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Telling the perfect Christmas story to kids

MILWAUKEE (CBS 58)-The folks at Penfield Children's Center are out with some advice on how to be your best when reading to children.

Know when to stop. Young children have short attention spans and may not be able to or want to sit through a whole book. When their attention wanders it is okay to stop reading. You don’t have to finish reading the book at that time.


Don’t get too caught up in reading the book word for word. Sometimes just flipping through the book and talking about the pictures is enough.

Let your child pick the book even if it means reading the same book week after week. This helps to determine your child’s interests when it comes to books.

The repetition helps younger children learn how books work and learn to associate the words with pictures or actions. For older children this increases speed and accuracy.

Read with expression. Use humor and transform your voice to sound like the Big Bad Wolf or whisper when the character does.
Have fun with it! Let your child guide you with how they want to read some may want to act out parts of books other may want to turn it into a song.

Penfield encourages parents to have their child physically pick up a book and touch the pages every day.

Rebecca Michelson also recently warned about using electronic tablets all the time.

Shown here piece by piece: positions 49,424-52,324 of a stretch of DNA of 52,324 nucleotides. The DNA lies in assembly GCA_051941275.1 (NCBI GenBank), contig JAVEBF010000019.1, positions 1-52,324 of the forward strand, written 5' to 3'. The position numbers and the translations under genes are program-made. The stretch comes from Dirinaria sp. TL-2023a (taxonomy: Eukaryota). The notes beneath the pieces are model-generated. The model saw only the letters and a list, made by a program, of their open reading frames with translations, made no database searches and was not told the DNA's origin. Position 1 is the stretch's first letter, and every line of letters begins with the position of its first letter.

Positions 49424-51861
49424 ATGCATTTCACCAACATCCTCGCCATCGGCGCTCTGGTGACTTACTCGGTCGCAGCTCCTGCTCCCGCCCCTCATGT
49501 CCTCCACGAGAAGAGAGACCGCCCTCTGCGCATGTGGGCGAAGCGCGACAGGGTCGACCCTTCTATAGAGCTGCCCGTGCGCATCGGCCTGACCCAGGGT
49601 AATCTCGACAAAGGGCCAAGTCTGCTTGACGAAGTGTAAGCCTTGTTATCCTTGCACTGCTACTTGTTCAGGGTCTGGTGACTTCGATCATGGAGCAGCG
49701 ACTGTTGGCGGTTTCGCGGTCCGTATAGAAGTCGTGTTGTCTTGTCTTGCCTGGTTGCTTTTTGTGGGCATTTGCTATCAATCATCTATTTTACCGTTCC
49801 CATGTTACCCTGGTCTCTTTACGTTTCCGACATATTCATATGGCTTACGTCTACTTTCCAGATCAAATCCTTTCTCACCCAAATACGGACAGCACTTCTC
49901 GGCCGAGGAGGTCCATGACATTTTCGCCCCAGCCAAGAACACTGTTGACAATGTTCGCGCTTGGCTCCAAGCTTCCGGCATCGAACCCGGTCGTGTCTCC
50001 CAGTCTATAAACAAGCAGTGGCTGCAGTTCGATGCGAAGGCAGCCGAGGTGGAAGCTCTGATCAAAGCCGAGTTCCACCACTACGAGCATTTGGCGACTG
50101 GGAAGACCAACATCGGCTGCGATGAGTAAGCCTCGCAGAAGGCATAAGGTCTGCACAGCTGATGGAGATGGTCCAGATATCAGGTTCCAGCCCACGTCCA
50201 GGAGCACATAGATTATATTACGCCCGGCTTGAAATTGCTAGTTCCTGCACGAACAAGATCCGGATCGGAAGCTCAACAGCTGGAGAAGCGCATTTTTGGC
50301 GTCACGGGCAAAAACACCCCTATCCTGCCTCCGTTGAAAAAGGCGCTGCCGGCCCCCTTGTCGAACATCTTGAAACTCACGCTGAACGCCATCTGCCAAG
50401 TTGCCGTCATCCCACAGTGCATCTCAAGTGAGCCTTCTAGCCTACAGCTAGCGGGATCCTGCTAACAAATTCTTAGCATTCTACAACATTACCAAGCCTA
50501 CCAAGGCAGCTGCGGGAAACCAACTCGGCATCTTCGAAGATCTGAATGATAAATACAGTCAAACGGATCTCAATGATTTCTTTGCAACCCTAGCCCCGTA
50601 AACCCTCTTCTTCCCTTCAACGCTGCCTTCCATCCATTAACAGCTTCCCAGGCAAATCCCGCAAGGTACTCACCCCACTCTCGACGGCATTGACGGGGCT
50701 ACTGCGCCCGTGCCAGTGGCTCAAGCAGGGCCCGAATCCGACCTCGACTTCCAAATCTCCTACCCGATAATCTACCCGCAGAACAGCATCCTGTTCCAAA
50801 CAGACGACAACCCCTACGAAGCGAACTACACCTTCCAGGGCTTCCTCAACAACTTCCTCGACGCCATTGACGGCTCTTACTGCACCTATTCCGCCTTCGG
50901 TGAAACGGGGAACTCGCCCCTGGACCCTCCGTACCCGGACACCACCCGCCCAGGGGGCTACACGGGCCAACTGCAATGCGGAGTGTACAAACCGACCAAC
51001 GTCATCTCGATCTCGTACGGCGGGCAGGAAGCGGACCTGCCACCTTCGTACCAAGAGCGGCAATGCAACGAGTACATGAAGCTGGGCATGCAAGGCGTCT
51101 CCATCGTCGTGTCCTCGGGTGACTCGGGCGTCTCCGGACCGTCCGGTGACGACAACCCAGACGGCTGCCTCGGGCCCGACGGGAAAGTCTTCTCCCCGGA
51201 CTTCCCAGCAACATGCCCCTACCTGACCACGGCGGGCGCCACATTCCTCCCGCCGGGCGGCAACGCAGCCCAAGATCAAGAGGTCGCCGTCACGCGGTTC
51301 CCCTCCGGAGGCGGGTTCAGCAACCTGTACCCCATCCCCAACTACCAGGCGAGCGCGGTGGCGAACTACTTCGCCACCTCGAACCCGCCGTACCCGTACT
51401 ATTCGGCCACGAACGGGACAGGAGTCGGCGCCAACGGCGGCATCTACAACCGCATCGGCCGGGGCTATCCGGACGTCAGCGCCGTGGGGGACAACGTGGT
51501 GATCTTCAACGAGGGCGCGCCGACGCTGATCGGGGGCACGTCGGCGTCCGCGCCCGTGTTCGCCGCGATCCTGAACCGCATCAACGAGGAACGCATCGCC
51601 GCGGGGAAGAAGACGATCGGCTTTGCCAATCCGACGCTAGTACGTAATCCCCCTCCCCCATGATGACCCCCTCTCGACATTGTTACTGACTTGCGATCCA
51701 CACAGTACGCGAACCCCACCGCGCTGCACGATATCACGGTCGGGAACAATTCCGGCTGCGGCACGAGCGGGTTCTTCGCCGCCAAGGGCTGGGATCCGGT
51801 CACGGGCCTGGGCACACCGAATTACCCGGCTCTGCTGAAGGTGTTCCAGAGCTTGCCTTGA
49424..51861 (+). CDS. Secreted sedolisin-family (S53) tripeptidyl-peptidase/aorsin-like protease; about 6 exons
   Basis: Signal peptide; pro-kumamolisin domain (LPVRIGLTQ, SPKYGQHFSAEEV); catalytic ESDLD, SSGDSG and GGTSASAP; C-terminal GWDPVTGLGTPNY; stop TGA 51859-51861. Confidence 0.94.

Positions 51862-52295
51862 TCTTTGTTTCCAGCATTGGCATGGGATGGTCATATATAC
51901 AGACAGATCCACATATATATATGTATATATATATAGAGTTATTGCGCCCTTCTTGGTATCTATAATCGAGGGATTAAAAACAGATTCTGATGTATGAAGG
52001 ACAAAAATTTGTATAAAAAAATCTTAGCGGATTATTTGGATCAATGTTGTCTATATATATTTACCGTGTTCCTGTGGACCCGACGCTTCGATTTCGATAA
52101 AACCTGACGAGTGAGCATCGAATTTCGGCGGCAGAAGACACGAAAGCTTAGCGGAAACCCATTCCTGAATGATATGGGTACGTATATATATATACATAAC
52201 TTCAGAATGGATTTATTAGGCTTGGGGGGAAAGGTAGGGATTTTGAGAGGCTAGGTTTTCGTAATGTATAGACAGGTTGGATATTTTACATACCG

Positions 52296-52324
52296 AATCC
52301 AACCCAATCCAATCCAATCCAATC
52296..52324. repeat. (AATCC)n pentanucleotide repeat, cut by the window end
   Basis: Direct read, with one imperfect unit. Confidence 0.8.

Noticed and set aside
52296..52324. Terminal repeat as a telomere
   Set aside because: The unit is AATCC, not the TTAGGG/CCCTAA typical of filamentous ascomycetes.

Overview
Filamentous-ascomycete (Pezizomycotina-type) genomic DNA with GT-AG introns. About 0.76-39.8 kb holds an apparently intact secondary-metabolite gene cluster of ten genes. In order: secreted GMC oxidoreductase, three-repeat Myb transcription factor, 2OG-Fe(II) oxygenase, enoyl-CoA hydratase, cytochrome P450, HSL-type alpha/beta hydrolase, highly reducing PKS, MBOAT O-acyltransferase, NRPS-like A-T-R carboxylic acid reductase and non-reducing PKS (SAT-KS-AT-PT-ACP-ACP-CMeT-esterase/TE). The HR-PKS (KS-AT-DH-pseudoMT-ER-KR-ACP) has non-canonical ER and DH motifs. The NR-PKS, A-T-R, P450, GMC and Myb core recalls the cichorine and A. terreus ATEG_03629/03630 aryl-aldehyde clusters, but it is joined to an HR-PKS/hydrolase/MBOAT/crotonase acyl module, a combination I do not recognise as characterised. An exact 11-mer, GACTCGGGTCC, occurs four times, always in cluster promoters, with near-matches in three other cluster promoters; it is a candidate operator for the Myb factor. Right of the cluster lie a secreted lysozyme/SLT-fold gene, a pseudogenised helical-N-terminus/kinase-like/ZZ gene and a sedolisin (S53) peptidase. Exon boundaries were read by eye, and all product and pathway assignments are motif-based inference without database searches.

"Having them read the paper books is better than the tablet," Michelson told the CBS 58 News at 4. "Especially at bed time. That light from the screen can stimulate them more and it doesn't make it as calming or relaxing."

Here are some more recommendations for picking the right book.

Babies and toddlers: 

Sturdy books like board books or fabric books.

Books with lots of pictures and little text

Books that talk about shapes, numbers letters, colors, etc.

Pre-school age:

Humor
Milestones (mastering potty training, starting pre-school)

Diversity

Real objects (cars, trucks, houses, etc.)

Puzzle books

K-1st grade:

Select books based on topics that are of interest to your child.

Books with rhythm and repetition are a great way to introduce more complicated text.

Look for books you can read together as well as books children can read on their own (they may be marked as "early" or "beginner" readers).

2nd through 5th grade:

A mix of fiction and non-fiction.

Favorite subjects:

Animals, adventure and fantasy

Science and nature

Humor


 

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